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I have a massive sweet tooth and regularly enjoy eating a variety of sweet treats like chocolate snacks and jelly sweets. One of my favourite varieties of jelly sweets is jelly babies, and my favourite brand is Haribo. I find that this variety of jelly babies can be quite hard to come by though, as they seem to be slightly less common than their big-branded rivals, that of the 'Bassetts' brand.
The Haribo Jelly babies come in a plastic bag that is mainly yellow in colour although there is a clear section across the middle of the bag which allows me to see the little jelly people through the plastic. I can see that the jelly babies are a variety of colours (as you can see from the picture on the Dooyoo page above). The other thing that is very noticeable at first glance is the way these little jelly babies do not have the generous dusting of white powder that so many other varieties have. This matter is of course down to personal choice, but I personally prefer my jelly people to be without the cover of dust. I also think that the Haribo jelly babies have a slightly 'waxy' look to them, although I do not find this off-putting or a negative point.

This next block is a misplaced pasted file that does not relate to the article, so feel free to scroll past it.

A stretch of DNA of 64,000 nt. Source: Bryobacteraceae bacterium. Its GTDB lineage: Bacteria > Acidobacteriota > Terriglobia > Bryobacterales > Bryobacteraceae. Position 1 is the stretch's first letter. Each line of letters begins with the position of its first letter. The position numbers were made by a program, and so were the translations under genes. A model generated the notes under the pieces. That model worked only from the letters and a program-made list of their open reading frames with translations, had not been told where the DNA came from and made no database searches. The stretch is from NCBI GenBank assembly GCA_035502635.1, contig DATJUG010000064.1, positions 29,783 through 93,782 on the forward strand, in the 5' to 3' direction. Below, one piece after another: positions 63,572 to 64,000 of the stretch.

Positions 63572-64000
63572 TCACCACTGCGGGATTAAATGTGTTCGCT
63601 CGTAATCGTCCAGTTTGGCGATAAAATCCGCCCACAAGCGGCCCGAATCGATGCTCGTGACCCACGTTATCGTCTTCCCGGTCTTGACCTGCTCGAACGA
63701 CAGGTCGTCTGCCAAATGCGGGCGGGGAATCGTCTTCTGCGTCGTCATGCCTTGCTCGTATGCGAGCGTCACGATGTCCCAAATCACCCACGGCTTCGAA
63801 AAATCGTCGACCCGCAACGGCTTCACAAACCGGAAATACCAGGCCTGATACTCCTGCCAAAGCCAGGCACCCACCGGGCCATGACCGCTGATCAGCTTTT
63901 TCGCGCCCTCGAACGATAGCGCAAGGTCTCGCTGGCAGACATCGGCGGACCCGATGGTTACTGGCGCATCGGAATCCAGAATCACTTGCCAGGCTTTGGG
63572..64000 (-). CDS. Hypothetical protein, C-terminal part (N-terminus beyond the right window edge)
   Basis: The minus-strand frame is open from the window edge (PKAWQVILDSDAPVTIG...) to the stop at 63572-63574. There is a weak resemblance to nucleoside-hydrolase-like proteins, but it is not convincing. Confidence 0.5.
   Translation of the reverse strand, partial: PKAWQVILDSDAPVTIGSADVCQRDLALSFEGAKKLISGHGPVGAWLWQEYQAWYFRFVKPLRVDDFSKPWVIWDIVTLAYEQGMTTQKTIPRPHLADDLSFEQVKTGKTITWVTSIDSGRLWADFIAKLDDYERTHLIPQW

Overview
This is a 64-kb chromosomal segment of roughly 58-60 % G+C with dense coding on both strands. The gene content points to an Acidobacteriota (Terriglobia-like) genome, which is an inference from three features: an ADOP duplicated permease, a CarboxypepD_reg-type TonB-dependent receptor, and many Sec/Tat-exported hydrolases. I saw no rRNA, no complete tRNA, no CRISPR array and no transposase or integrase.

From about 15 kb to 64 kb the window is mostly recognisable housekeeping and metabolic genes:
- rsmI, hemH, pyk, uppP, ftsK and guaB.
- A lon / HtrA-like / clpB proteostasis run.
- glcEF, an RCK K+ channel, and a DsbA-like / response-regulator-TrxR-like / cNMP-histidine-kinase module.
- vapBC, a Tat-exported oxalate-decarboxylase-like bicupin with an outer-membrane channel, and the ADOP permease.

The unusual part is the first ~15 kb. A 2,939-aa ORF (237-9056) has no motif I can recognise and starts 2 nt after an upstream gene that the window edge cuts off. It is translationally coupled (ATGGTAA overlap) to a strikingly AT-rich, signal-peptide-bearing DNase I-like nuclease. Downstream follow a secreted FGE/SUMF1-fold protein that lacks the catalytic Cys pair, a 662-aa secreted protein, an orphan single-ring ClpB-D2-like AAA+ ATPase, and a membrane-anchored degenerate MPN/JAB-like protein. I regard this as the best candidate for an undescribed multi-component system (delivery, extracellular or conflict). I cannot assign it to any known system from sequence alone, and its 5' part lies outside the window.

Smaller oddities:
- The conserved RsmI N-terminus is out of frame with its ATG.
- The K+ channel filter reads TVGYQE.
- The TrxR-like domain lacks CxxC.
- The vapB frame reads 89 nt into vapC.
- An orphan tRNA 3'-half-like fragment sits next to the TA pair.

The Haribo jelly babies smell very fruity when I open the bag, although the main thing I notice is how sweet they smell. The mouth-watering aroma of something fruity is indeed overtaken by the much stronger sweet, sugary smell but this is not a negative point for me personally. Like I said at the start of this review, I have a very powerful sweet tooth and I do rather enjoy indulging it on a regular basis, it has to be said!
The taste of the Haribo jelly babies is exactly as you would expect from any similar jelly sweet like this one. They are very sweet of course and they have the same fruity sort of taste that is indicated from the fruity aroma when you first open the bag. The Haribo jelly babies do not all taste the same, regardless of their colour, which is a trait I have found many brands of jelly babies carry, particularly those at the cheaper end of the market. I must confess that I find this slightly generic and off-putting and much prefer the individually-flavoured version from Haribo. This means of course that the orange coloured jelly baby tastes of oranges, and the yellow coloured jelly baby has a lemon-type flavour and so on. This adds to the appeal of these jelly babies in my opinion, and my hubby and myself can often be found fighting over the black coloured jelly babies in the bag, such is the sweetness and richness of their flavour!
The texture of these jelly babies is, in my humble opinion, just right. The outer 'shell' of the sweet is quite thick and extremely chewy when I am eating it. The inside or 'centre' of the jelly babies is a lovely soft jelly, and the combination of the soft jelly together with the slightly harder outer shell is a winning combination for yours truly. I find that the sweets are extremely satisfying and the texture is absolutely spot on.